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Tuesday, September 13, 2011

So what do my tables look like anyway (Part 2)

I'm a doctor, not an engineer." - Doctor Leonard McCoy, Star Trek, The Original Series

I've used the script from the last entry on and off over the years and have not yet had the need to do this in SQL Server.

I started trying to write my own code to perform the same task and thought to do a Google search and found the following:

So, I'm replicating that code here, just so should I ever need it, I'll have it at my fingertips.

The one thing that this does that my Oracle variant does not, is list constraints as well.

  obj.NAME AS TableName
 ,col.NAME AS ColumnName
 ,sys.systypes.NAME + 
       WHEN systypes.NAME LIKE 'n%char' 
         THEN ' (' + CONVERT(NVARCHAR, col.length / 2) + ')' 
       WHEN systypes.NAME LIKE '%char%' 
         THEN ' (' + CONVERT(NVARCHAR, col.length) + ')'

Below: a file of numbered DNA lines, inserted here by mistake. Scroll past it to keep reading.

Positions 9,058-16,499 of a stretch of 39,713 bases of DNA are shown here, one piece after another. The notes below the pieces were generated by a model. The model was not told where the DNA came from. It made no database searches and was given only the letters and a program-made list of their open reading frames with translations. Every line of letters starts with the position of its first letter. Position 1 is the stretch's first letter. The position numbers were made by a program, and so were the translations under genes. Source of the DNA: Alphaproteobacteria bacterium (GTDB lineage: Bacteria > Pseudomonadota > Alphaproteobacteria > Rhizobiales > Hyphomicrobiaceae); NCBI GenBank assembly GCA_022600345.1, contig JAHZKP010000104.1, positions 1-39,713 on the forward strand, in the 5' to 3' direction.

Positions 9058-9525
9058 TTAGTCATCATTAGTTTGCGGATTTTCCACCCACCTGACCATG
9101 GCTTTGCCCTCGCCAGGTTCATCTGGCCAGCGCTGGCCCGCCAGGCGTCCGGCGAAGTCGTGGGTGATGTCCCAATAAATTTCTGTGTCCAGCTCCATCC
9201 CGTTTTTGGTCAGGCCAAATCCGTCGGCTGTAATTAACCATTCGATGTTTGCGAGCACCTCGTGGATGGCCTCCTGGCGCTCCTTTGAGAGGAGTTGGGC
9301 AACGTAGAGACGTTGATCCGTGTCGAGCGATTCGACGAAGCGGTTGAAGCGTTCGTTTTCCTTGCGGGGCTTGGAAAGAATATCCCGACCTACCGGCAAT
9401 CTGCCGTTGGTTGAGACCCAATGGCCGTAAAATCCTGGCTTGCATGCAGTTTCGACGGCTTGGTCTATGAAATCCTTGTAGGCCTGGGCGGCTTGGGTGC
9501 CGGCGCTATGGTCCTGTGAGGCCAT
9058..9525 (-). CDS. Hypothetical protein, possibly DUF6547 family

ELSE '' 
     END AS DataType
 ,CASE col.isnullable 
    WHEN 0 
      THEN 'NOT NULL' 
    ELSE '' 
      END AS Nullable
    WHEN COLUMNPROPERTY(, col.NAME, 'IsIdentity') = 1 
    WHEN conobj.type = 'D' 
      THEN 'DEFAULT ' + syscomments.TEXT 
    WHEN conobj.type = 'F' 
      THEN 'REFERENCES ' + fkobj.NAME + '.' + fkcol.NAME 
    ELSE '' 
      END AS Constraints
FROM       sys.sysobjects AS obj
INNER JOIN sys.syscolumns AS col 
        ON =
INNER JOIN sys.systypes 
        ON sys.systypes.xtype = col.xtype
LEFT JOIN  sys.sysconstraints AS con
INNER JOIN sys.sysobjects AS conobj 
        ON con.constid = 
        ON = AND con.colid = col.colid
LEFT JOIN  sys.syscomments ON =
LEFT JOIN  sys.sysforeignkeys AS fk
INNER JOIN sys.syscolumns AS fkcol 
        ON fk.rkeyid = AND fk.rkey = fkcol.colid
INNER JOIN sys.sysobjects AS fkobj 
        ON = 
        ON = fk.constid 
       AND = fk.fkeyid 
       AND col.colid = fk.fkey
WHERE (obj.type = 'U') AND (sys.systypes.NAME <> 'sysname')
ORDER BY obj.NAME, col.colid

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